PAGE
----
Instead of working just one job for a single employer, more and more of us are becoming gig workers: people who consult, freelance, contract, temp, and do jobs on-call. The number of Americans with these alternative work arrangements has been growing steadily over the last ten years.
Mobile apps have made it easier to juggle multiple gigs — you can deliver groceries, walk dogs, and chauffeur people around, all in one work day. But this new kind of freedom is coming with unexpected costs.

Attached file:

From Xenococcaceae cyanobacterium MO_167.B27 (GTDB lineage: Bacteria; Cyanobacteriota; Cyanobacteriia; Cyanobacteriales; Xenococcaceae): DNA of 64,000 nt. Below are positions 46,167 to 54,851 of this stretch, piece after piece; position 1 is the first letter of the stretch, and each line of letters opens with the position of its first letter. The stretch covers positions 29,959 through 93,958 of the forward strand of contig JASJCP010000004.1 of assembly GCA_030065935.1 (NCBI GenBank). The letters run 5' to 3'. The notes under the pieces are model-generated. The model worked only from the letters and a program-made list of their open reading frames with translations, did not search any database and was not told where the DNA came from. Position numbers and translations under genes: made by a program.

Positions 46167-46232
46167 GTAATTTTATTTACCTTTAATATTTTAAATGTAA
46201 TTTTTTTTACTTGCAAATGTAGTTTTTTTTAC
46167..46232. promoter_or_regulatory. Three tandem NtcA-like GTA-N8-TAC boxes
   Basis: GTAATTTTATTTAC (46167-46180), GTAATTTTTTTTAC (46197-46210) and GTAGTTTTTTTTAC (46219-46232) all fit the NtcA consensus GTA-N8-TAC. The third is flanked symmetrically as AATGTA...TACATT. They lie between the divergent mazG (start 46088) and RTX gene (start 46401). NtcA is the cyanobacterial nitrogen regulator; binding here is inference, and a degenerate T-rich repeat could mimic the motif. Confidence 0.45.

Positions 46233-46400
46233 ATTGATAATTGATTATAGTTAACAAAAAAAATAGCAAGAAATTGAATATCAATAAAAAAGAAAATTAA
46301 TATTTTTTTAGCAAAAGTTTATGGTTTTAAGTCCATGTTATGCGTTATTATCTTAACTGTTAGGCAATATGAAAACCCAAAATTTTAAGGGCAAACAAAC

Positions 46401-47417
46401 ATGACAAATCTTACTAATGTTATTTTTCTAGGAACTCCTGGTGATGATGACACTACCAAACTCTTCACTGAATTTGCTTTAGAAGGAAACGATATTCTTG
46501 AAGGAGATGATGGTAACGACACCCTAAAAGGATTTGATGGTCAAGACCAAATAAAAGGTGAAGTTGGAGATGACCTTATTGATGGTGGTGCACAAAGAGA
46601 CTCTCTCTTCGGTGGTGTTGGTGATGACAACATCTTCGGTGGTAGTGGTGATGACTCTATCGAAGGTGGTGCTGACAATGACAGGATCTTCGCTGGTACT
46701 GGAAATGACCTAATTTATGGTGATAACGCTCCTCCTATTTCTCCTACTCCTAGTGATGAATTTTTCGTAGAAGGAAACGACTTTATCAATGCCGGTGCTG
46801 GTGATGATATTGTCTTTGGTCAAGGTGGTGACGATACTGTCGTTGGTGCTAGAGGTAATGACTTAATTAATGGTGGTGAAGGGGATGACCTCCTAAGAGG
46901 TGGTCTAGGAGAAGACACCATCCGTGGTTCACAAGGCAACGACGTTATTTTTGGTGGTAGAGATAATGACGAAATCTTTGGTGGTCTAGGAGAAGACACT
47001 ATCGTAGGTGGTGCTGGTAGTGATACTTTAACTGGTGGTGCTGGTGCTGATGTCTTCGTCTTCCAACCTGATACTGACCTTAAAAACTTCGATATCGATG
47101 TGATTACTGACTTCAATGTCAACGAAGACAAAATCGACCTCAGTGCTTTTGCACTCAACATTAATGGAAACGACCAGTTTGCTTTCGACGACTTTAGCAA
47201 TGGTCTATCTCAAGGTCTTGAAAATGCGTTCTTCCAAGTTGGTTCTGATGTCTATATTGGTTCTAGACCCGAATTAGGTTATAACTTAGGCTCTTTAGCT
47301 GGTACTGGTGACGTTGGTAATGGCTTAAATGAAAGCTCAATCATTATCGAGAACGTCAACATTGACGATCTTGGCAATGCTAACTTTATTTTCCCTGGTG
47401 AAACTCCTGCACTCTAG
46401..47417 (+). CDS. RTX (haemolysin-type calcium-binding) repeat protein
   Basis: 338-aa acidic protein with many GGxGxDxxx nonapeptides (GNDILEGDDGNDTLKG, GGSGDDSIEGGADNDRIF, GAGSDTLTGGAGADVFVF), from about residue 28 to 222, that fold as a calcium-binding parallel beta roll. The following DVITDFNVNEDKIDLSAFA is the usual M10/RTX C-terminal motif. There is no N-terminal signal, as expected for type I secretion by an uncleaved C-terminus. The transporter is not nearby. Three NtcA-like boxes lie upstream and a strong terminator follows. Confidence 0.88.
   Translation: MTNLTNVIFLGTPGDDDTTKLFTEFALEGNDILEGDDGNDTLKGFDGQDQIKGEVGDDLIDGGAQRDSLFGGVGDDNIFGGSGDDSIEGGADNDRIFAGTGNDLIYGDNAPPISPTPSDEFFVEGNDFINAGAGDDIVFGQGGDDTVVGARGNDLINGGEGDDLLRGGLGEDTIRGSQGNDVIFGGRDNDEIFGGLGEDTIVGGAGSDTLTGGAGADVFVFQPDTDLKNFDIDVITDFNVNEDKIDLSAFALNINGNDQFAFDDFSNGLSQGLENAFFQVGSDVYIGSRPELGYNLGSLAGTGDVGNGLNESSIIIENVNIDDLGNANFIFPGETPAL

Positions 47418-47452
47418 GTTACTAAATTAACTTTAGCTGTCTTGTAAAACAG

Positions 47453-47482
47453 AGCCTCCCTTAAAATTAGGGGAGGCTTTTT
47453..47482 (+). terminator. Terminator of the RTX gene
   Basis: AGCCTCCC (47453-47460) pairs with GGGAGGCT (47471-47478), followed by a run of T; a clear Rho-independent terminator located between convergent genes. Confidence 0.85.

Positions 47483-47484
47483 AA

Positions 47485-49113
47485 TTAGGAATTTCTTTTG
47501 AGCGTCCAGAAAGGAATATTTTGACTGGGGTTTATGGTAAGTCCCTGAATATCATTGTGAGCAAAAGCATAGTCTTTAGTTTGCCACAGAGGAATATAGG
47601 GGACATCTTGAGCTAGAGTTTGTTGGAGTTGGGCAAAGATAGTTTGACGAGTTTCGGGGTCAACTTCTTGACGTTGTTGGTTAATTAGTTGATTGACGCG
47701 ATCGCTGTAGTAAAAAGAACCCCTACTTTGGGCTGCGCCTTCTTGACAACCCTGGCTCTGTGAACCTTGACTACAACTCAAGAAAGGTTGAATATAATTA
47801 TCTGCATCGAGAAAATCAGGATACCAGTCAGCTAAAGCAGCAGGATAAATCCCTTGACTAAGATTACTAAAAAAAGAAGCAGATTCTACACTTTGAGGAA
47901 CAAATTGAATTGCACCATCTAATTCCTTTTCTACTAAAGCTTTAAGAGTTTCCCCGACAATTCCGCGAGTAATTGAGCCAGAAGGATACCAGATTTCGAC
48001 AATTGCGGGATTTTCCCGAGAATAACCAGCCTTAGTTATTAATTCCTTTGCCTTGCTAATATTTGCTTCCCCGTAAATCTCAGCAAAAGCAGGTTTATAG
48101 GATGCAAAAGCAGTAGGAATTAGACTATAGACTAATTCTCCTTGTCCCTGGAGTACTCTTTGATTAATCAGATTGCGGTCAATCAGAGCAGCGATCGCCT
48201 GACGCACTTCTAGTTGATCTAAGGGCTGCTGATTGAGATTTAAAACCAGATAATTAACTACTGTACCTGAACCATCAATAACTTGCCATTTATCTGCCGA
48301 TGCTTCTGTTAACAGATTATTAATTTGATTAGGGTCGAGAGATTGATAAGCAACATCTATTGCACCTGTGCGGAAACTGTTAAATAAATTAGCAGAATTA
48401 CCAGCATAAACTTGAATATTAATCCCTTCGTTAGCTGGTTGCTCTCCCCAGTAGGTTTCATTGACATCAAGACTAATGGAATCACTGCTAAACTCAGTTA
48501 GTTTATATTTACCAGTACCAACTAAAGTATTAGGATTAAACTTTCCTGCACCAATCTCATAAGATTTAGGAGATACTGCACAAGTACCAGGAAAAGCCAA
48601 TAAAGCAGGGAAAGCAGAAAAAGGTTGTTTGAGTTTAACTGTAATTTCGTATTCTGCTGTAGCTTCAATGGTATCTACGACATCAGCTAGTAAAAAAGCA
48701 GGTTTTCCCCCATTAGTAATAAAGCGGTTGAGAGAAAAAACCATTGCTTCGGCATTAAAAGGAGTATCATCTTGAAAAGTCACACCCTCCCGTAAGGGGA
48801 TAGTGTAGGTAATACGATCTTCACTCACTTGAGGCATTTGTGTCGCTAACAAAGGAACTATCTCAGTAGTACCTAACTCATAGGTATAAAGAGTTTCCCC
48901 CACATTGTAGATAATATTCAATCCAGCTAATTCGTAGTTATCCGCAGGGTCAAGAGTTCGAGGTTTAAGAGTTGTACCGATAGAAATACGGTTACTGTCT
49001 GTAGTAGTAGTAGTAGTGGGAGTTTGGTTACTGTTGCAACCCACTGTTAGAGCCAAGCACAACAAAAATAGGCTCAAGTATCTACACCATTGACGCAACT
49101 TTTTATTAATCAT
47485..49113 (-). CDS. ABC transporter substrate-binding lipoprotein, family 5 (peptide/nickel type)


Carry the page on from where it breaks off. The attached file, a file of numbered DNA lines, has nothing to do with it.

Most gig workers are considered independent contractors, and that means they’re responsible for taking care of a lot of social benefits others take for granted: things like paying their own taxes, social security, and health insurance.
Attorney Shannon Liss-Riordan says it's one of the oldest tricks in the book to hire independent contractors to save money on labor costs. She's been representing gig workers for nearly 20 years. Right now she’s advocating specifically for Uber drivers.
In this story that originally aired on the podcast Life of the Law, Reporter Casey Miner looks at what the law can and can’t do for gig workers.